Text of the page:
Cough and its importance in COPD

Int J Chron Obstruct Pulmon Dis. 2006;1(3):305-14. doi: 10.2147/copd.2006.1.3.305.


Patients with COPD most frequently complain of breathlessness and cough and these are both increased during exacerbations. Studies have generally focused on quality of life during end-stage disease, where breathlessness becomes dominant and cough less important. There are very little data on the frequency and severity of cough in COPD or its impact on quality of life at different stages of disease. Little is known about the factors that influence objective cough counts in COPD. Cough may be a marker for progressive disease in milder COPD patients who continue to smoke, and it may be useful in case-finding for milder disease in the community.The cough reflex sensitivity is heightened in COPD compared with healthy volunteers and similar to that in subjects with asthma. The degree of airflow obstruction does not predict cough reflex sensitivity or objective cough counts, implying an independent process. Effective treatments for cough in COPD have not yet been identified. Improved outcome measures of cough, a better understanding of cough in the natural history of COPD, and its importance to patients are needed.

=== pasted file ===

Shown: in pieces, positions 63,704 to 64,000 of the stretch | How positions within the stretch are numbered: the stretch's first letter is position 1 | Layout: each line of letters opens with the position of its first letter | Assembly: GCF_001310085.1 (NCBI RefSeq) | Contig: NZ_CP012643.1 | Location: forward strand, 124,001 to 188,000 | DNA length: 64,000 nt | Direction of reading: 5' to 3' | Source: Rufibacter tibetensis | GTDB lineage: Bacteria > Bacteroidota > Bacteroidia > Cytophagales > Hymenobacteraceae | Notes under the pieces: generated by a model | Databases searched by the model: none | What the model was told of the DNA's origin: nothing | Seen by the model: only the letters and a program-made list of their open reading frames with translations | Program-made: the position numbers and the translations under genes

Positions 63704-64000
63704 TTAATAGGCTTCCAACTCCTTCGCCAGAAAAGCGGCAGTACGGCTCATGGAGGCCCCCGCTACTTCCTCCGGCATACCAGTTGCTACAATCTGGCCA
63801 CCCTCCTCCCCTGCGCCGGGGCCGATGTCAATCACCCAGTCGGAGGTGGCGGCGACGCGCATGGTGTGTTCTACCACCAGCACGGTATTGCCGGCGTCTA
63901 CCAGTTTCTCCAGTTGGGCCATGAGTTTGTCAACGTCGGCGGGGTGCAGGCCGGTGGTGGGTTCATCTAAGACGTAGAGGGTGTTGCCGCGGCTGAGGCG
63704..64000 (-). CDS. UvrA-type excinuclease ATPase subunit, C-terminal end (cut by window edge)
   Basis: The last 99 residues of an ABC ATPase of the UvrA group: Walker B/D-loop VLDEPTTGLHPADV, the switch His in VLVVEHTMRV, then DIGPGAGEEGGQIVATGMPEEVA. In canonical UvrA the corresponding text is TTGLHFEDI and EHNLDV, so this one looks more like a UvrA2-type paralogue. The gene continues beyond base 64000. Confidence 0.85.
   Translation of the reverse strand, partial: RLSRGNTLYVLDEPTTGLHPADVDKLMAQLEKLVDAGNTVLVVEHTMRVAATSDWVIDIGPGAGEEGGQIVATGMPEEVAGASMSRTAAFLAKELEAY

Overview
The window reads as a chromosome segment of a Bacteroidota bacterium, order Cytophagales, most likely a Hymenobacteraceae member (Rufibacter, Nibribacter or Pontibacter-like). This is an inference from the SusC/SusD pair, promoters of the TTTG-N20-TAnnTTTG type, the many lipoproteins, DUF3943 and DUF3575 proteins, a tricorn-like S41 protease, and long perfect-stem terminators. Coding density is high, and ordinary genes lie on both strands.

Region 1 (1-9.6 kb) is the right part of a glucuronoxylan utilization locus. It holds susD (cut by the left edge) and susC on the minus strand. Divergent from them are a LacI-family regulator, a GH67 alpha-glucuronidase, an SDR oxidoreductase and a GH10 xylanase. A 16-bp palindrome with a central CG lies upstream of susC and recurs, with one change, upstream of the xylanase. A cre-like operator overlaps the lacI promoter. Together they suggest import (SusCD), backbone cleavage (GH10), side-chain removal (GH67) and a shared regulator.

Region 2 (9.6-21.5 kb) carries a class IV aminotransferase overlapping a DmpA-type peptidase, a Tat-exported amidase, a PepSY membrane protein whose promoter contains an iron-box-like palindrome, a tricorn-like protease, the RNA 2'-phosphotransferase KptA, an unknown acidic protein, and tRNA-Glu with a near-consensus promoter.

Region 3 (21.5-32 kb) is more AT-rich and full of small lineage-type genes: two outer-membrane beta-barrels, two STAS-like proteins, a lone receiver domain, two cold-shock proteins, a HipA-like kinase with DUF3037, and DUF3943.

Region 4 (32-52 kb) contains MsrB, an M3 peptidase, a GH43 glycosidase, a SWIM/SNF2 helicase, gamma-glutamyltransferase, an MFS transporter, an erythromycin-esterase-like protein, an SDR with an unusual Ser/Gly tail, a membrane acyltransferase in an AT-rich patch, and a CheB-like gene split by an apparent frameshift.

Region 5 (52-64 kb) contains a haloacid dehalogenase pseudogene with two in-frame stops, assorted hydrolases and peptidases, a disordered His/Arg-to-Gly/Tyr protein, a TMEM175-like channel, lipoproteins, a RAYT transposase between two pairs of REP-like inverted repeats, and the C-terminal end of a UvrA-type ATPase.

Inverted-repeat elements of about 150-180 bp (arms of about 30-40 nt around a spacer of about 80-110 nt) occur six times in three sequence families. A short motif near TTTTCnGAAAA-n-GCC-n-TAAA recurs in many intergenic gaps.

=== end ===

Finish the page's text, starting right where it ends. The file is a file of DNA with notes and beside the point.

Publication types

  • Review

MeSH terms

  • Adult
  • Aged
  • Capsaicin / analysis
  • Cough / drug therapy
  • Cough / epidemiology
  • Cough / physiopathology*
  • Disease Progression
  • Female
  • Humans
  • Male
  • Middle Aged
  • Pulmonary Disease, Chronic Obstructive / diagnosis*
  • Quality of Life
  • Severity of Illness Index
  • United Kingdom / epidemiology


  • Capsaicin